The present Mayor is Pedro Ribeiro (Socialist) and the President of the Municipal Assembly is Firmino Catalão (Socialist). The municipal holiday is Ascension Day.


The administrative division of civil parishes within the municipality of Almeirim

Almeirim is situated 70 kilometres (43 mi) from Lisbon, and 7 kilometres (4.3 mi) in Santarém; its neighbours include Alpiarça, Chamusca, Salvaterra da Magos, Coruche, Santarém and Cartaxo.[5]

The municipality is subdivided into the following 4 parishes:[6]

Two main roadways support the population of Almeirim: the EN114 and EN118, in addition to the inter-community IC10.[5] The construction of the Salgueiro Maia bridge and A13 bridge serves and reinforces the privileged location of Almeirim, in addition to constant traffic from Santarém and the rest of the country.[5]


The mainstay of the economy is agriculture, including wine making and modern industry of alimentary products such as fruit juices, processed tomato and canned vegetables (Compal).


Statue of the friar in Almeirim
A Bowl of Stone Soup

The city is also known for its gastronomy, to which Stone Soup is just one great example. According to the people of Almeirim, a poor friar who was on a pilgrimage stopped in the village of Almeirim and knocked on the door of a house. He was too proud to beg for a bite to eat, so instead, he requested a large pot in which he could make “a delicious and filling…….stone soup”. With arched eyebrows and curious glances, the family invited him into their home and set up a large pot over flickering flames and filled with water. Slowly walking up to the iron clad cauldron, the friar reached into his deep pocket to produce a smooth and well-cleaned stone that he promptly dropped into the boiling water. A little while later he tasted the soup and said that it needed a touch of seasoning. So the wife brought him some salt to add, to which he suggested that maybe a little bit of chouriço (sausage), or pork belly, would be better. Graciously, she obliged and dropped several thick slices into the pot. Then, the friar asked if she might not have a little something to enrich the soup, such as potatoes or beans from a previous meal. With a broad smile, she agreed, and added a healthy portion into the bubbling water. This banter continued back and forth between the family and the friar before he finally announced that he had indeed made a very delicious and filling soup. When the soup was done, the friar fished the stone out of the pot, washed and dried it off, and plopped it back in his pocket for the next time.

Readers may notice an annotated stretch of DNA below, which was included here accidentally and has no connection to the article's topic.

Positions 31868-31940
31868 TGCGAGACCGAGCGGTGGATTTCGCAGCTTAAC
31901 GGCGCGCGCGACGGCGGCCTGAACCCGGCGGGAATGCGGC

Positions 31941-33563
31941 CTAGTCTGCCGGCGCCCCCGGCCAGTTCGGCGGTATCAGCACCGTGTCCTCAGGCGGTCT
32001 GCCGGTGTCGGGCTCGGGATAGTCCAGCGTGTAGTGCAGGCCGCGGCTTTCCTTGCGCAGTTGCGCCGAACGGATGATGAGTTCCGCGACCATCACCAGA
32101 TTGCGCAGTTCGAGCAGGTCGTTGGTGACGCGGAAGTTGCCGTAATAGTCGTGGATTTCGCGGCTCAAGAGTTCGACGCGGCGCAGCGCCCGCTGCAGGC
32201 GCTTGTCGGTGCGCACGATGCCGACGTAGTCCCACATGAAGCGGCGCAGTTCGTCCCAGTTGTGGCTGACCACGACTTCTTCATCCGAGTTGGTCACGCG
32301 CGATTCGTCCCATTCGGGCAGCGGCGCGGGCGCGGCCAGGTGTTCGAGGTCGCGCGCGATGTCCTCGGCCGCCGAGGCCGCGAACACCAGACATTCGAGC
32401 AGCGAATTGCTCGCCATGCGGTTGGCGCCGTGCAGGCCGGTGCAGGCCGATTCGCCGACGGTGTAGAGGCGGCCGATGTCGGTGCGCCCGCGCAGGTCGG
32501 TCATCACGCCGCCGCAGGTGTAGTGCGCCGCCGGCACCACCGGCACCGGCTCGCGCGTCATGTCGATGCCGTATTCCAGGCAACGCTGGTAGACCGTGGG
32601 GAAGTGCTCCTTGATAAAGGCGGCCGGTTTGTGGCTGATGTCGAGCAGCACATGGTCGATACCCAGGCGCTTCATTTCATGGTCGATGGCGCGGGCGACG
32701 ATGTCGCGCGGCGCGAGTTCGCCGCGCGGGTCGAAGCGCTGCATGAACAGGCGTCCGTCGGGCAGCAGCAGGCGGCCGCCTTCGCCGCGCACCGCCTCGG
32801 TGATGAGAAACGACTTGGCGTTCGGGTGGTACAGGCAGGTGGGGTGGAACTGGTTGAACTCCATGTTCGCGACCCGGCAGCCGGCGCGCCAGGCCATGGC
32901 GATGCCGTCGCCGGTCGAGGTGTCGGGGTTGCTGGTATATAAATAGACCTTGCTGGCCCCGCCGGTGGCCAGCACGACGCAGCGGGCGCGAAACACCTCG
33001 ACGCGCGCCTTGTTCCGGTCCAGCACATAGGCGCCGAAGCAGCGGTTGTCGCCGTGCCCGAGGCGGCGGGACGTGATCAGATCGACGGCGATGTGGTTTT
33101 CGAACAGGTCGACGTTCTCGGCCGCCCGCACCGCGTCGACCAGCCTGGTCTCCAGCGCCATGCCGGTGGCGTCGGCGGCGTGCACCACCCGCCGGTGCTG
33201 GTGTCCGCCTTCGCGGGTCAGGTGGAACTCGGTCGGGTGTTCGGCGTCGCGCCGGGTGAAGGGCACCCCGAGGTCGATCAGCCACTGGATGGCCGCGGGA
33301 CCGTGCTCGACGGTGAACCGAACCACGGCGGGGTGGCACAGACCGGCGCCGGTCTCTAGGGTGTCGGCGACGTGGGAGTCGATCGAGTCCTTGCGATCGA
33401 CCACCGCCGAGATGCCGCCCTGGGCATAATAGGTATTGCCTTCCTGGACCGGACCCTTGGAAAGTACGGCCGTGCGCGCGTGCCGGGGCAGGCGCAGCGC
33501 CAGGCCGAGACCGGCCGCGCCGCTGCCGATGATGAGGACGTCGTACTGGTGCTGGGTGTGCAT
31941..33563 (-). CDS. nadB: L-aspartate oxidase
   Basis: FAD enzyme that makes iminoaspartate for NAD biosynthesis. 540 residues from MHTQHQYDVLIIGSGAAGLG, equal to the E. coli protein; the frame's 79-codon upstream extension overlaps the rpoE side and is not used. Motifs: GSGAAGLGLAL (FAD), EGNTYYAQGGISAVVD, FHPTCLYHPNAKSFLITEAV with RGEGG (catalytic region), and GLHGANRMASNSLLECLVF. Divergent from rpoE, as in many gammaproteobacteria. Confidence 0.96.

Nowadays Almeirim is a gastronomical destiny for Portuguese people, as well as for foreign people, willing to taste this soup. Restaurants like "O Pinheiro", "o Toucinho" and " O Minhoto" are restaurants that are proud to serve this dish, and they are highly renowned, and praised, for it.

Notable citizens[edit]

See also[edit]


  1. ^ Instituto Nacional de Estatística
  2. ^ Direção-Geral do Território
  3. ^ UMA POPULAÇÃO QUE SE URBANIZA, Uma avaliação recente - Cidades, 2004 Nuno Pires Soares, Instituto Geográfico Português (Geographic Institute of Portugal)
  4. ^ a b c d e f g h i j k l m n o p q r Câmara Municipal, ed. (2015), Historia de Almeiria, Almeirim, Portugal: Câmara Municipal de Almeiria, retrieved 29 September 2015 
  5. ^ a b c Câmara Municipal, ed. (2015), Informação Geográfica, Almeirim, Portugal: Câmara Municipal de Almeiria, retrieved 29 September 2015 
  6. ^ Diário da República. "Law nr. 11-A/2013, page 552 11" (pdf) (in Portuguese). Retrieved 10 July 2014. 

External links[edit]